This morning, I was just thinking about how many bad drivers are on the road, when a collision happened right before my eyes. I was in a left turn lane. The light was green, but the green arrow wasn't lit up, so our lane had to yield right of way. The car in front of me completely failed to do so. He just swung out in front of a pick-up truck. The truck tried to swerve at the last minute, but it was quite a crash. Car parts few everywhere.
Fortunately, it looked like no one was hurt. The car driver jumped out and ran to the truck to make sure the driver was all right. The truck looked more or less undamaged, and its driver just looked shaken.
Everyone thinks their own city has the worst drivers, but I've lived on both coasts ... I've spent time in several U.S. cities ... and I think Austin is right up there with Boston. It's like the worst drivers from both coasts decided to move here and get drunk, get high, or otherwise mentally check out. The poorly marked, narrow roads for high volume traffic don't help (although Boston is worse on that factor). I like Austin, but maybe they need huge blinking traffic signs everywhere that say STAY ALERT! Maybe the Austin Chronicle should publish a memo that says "pay attention."
It seems that witnessing traffic accidents here is pretty routine. A few months ago, I almost got rear-ended by a speeding pick-up truck. There was nowhere for anyone to swerve; it was a two-way backroad in a forested area. I was waiting to make a left turn. The truck coming up behind me swerved at the last minute, but it had to drive on the grassy shoulder to avoid hitting me, and could easily have hit a boulder or tree. This was in daylight; the truck should have seen me and slowed down. I can't imagine what delayed mental processes led the driver to ignore the fact that my car wasn't moving and had a turn signal on.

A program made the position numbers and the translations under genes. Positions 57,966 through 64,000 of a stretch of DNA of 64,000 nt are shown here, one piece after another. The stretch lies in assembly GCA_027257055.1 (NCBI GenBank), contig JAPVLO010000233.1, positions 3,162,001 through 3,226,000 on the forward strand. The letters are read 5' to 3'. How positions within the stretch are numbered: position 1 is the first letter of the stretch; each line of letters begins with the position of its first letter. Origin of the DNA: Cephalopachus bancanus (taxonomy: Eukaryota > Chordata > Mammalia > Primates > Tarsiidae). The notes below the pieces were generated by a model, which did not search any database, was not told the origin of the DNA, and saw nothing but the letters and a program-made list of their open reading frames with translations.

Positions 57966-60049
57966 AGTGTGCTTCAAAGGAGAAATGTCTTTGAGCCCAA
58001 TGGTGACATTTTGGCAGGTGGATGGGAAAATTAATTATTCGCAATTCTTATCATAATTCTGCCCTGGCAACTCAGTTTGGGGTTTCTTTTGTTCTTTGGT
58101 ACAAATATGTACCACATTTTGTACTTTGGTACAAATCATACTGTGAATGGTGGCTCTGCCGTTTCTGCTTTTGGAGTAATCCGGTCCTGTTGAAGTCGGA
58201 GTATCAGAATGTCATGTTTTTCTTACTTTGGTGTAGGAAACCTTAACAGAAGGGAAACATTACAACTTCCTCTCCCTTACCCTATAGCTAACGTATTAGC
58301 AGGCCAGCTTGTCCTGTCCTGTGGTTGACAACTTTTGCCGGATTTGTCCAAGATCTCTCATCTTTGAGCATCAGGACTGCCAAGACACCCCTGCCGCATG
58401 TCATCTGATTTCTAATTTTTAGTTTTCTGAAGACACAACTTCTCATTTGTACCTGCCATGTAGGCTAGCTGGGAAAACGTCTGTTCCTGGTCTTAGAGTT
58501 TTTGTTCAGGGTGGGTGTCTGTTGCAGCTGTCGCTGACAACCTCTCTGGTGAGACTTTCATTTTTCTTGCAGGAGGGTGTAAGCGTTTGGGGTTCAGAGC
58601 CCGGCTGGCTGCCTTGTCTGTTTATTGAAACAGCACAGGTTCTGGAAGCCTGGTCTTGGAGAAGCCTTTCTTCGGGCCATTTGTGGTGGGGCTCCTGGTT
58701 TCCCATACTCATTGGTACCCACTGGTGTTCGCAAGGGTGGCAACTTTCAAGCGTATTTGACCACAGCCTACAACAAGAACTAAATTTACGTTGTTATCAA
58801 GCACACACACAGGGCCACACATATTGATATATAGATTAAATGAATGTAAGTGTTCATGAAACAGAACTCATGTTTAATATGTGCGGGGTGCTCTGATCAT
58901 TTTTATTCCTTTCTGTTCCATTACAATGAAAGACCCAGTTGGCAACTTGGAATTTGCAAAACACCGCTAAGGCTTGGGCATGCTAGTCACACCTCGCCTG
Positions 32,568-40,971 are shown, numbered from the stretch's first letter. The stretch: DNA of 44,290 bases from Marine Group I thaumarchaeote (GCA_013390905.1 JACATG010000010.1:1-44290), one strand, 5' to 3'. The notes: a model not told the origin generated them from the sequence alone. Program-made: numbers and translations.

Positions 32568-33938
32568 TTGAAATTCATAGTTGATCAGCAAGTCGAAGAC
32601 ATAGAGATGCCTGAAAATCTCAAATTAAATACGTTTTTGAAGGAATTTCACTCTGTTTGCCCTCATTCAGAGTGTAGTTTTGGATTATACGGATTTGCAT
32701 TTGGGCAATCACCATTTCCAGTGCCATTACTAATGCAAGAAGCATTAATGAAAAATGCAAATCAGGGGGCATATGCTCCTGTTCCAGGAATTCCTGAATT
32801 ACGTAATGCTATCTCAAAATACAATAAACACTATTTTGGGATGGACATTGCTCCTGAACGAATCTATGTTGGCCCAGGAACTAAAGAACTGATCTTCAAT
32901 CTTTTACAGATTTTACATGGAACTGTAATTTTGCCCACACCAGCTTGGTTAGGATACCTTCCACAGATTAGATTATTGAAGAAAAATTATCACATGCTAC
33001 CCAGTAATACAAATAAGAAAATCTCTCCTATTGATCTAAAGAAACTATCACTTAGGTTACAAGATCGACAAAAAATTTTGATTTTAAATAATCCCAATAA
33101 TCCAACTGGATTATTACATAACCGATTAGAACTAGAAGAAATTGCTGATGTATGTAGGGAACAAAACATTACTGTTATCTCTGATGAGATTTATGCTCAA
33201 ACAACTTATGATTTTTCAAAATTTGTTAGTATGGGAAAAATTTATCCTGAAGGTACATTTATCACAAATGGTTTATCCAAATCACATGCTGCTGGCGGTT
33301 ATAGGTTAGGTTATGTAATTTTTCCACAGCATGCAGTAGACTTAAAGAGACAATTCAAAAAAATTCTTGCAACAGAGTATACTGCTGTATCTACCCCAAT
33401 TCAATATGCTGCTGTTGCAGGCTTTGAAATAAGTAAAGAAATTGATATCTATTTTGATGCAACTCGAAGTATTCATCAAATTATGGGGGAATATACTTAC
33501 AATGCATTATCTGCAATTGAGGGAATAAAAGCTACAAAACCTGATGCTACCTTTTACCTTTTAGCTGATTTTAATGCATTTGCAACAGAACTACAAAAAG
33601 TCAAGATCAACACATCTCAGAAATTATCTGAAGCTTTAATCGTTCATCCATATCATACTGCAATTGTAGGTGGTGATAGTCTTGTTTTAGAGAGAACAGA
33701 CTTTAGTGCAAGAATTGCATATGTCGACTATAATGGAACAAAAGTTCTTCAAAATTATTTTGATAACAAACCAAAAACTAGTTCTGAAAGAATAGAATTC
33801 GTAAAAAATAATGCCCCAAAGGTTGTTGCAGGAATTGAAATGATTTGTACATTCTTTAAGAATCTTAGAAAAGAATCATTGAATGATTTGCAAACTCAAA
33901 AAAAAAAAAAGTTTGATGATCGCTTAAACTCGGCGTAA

A few weeks ago, I got stuck behind a car driving at maybe 2 to 5 mph in heavy traffic. I was stuck behind this car long enough to determine that they were not stalled; the driver was arguing with his passenger. It looked like a greasy older man and either a tiny old lady or a little girl. As we went through a heavy traffic intersection, I honked. The car slowed down even more, causing a huge traffic pile-up. I was able to swerve around him, and everyone behind me was forced to swerve, as well.
I could go on and on. Bicyclists pedal across busy intersections without looking. People cross roads without looking to see if traffic is coming. Cars change lanes or pull into busy roads without checking to see if anyone is coming. This is normal, daily driving in Austin.